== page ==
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Gang leader jailed for eight years for Nato fuel theft

13:50 04/10/2022

The leader of a group of organised criminals that stole two million litres of fuel from a Nato pipeline has been sentenced by a Belgian court to eight years in prison.

The theft took place over approximately two years as the criminals diverted fuel via a pipeline that runs through the town of Beloeil in Hainaut province, about 20km from the Chièvres military base, hauling it from a Belgian warehouse to Greece where it was used for purposes not yet clear.

The ringleader, who is of Russian origin, was sentenced in absentia and fined €240,000. A Romanian defendant who prosecutors said acted as his driver was acquitted, and a third man of Italian origin, thought to be the second-in-command within the criminal organisation, was sentenced to four years in prison and fined €160,000.

The civil case was brought by the Belgian state, citing damages of €2.4 million for an estimated two years of illegal diversion of fuel that amounts to roughly 40,000 full tanks.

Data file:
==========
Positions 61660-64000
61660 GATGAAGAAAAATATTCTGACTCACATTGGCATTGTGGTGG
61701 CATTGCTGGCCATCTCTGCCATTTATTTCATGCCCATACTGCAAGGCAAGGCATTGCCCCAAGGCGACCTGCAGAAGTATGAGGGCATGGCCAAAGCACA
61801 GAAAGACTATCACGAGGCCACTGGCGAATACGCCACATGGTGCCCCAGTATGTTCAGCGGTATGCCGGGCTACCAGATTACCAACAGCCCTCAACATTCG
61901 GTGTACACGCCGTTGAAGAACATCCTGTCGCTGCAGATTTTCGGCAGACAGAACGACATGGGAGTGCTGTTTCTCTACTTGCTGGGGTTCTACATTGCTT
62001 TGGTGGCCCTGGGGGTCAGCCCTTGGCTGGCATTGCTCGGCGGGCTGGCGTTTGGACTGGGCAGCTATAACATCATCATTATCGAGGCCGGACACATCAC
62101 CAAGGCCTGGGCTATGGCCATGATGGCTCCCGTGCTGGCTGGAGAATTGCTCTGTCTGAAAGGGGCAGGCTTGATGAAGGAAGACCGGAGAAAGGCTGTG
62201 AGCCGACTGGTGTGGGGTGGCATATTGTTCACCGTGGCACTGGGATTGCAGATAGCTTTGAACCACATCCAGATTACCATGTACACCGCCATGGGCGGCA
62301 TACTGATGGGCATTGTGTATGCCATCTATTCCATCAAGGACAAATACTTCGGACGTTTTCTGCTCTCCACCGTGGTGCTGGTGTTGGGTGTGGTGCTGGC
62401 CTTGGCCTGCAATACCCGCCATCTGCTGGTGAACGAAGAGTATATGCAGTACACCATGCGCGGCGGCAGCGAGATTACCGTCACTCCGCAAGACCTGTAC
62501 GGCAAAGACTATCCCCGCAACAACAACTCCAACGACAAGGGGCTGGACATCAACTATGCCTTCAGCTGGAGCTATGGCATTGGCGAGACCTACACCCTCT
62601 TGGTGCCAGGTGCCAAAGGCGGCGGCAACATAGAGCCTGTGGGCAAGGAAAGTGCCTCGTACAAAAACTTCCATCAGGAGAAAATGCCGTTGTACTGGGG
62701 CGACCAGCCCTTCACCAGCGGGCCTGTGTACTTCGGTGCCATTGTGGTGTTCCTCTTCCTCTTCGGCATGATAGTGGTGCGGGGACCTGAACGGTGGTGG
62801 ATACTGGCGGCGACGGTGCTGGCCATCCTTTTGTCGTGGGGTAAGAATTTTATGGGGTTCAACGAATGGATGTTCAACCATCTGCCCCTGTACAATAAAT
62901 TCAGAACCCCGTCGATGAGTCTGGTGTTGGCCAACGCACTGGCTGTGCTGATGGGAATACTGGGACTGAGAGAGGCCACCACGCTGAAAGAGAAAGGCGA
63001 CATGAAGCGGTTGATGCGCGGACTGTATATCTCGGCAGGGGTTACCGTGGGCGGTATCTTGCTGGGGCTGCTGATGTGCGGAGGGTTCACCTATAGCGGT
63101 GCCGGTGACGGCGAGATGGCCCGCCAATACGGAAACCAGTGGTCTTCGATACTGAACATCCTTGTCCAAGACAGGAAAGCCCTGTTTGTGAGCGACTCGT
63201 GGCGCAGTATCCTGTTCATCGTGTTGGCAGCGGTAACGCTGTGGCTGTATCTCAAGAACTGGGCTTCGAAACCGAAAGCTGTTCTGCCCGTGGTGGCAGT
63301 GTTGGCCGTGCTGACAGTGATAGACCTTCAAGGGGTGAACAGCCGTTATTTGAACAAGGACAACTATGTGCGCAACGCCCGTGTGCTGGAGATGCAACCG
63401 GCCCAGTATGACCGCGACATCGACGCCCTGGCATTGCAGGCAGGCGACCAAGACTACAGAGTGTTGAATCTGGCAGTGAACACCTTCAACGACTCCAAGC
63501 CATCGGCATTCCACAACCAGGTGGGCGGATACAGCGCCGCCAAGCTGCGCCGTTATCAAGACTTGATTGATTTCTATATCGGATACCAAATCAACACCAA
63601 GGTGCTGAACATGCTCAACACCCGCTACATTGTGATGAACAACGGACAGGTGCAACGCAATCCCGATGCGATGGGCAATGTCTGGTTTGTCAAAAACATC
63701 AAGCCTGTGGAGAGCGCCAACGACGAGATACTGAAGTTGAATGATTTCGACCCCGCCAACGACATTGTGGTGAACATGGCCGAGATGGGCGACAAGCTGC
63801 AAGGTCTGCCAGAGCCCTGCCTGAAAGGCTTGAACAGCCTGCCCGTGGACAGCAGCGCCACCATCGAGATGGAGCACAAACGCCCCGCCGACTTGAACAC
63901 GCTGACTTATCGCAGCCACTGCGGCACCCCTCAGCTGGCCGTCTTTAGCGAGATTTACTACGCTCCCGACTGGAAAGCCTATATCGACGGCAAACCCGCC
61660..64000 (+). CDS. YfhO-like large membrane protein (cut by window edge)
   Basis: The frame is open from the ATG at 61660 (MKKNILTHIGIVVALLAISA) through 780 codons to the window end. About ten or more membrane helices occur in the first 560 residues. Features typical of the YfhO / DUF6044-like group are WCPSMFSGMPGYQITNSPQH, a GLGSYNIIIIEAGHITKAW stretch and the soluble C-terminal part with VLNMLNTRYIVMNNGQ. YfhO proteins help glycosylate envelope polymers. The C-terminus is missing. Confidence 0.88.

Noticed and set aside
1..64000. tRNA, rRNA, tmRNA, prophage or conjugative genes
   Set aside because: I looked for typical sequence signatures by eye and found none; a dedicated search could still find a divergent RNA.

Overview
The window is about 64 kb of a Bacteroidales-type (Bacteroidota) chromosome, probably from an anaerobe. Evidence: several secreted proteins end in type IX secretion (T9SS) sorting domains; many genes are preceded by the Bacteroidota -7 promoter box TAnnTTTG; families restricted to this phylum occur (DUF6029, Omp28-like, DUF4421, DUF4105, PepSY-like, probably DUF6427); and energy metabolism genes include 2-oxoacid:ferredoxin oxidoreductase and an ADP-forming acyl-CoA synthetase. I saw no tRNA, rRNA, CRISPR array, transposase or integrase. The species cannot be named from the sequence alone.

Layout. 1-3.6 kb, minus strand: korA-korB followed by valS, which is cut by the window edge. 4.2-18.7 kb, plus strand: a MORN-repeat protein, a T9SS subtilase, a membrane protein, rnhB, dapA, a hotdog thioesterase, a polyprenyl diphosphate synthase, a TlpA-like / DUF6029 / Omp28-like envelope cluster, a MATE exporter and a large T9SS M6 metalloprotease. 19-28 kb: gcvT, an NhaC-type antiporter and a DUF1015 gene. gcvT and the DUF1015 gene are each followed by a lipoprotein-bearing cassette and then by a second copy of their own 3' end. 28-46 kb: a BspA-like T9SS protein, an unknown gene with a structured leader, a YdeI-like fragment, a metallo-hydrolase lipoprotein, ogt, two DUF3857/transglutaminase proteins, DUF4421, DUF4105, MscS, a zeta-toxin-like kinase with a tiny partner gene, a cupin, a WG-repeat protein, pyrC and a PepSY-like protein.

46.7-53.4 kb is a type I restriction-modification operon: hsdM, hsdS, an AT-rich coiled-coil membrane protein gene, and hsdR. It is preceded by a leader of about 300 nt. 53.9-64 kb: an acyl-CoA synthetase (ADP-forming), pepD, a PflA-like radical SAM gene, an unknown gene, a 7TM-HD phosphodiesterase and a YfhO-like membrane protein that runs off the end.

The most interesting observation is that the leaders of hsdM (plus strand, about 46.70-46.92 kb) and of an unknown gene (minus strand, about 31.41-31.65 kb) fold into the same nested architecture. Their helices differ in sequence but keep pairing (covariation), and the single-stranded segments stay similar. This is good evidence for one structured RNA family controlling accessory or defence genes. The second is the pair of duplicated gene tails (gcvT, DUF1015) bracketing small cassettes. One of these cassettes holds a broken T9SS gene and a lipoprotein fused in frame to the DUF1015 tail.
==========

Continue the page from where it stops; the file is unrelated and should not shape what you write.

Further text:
The prosecution asked that both men be arrested immediately, but while the Russian defendant was taken into custody, the Italian man is in Italy and his lawyer said he would serve the sentence there.

The theft was first noticed back in 2019 when a Belgian representative of the Belgian Pipeline Organisation (BPO) filed a complaint citing abnormal drops in pressure along the pipeline going back to December 2018.

Then on 17 September 2019, a truck with Italian plates was stopped at a motorway service area near the French border, where it was determined that it was transporting the stolen fuel.

After interviewing the man, police learned that an unauthorised pipe connected the Nato pipeline to a warehouse located in Basècles in Hainaut, which was rented by the Moldavian owner of a road transport company.

That man was given a three-year suspended sentence and fined €8,000, though his lawyer insists he had no knowledge of what was taking place on his property.

The warehouse was under 24-hour guard by two men of Eastern European origin, each of whom was given a two-year sentence.

There were seven defendants of varying nationalities in total, but defence attorneys argued that some of them were unaware that they were participating in anything criminal.

“He has no role,” lawyer Nasredine Benzerfa said of a Polish worker. “He is a simple executor. He came as part of a job search and he found a job. It was his role to work as a mechanic.”

Another defence lawyer indicated that the extent of the criminal enterprise is likely much larger than initially thought: “Whether it was from Russia, Belgium, Italy, and obviously from Greece as well, since [the fuel] was all destined for Greece, we are dealing with a big, big organisation.”

Written by Helen Lyons